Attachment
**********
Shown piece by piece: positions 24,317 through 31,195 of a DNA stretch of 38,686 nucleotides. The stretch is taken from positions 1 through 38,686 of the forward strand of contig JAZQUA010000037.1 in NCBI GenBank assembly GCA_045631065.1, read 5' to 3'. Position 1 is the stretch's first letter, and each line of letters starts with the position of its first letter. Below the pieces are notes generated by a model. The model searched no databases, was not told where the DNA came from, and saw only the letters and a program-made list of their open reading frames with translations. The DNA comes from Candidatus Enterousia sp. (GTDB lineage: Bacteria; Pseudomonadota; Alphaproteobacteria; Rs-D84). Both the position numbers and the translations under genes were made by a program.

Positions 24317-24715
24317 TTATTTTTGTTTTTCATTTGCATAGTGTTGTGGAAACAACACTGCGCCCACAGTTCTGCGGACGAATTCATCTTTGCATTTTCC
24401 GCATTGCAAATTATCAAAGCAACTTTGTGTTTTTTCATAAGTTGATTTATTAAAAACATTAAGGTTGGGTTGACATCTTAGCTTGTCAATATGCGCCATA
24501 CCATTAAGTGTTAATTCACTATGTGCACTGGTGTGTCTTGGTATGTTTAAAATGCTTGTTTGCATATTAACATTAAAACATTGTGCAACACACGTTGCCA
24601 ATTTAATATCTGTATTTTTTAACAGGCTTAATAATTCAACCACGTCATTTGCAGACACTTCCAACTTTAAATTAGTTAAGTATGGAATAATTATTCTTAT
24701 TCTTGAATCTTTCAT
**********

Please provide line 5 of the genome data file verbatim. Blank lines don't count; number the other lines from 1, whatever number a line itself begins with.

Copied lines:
24501 CCATTAAGTGTTAATTCACTATGTGCACTGGTGTGTCTTGGTATGTTTAAAATGCTTGTTTGCATATTAACATTAAAACATTGTGCAACACACGTTGCCA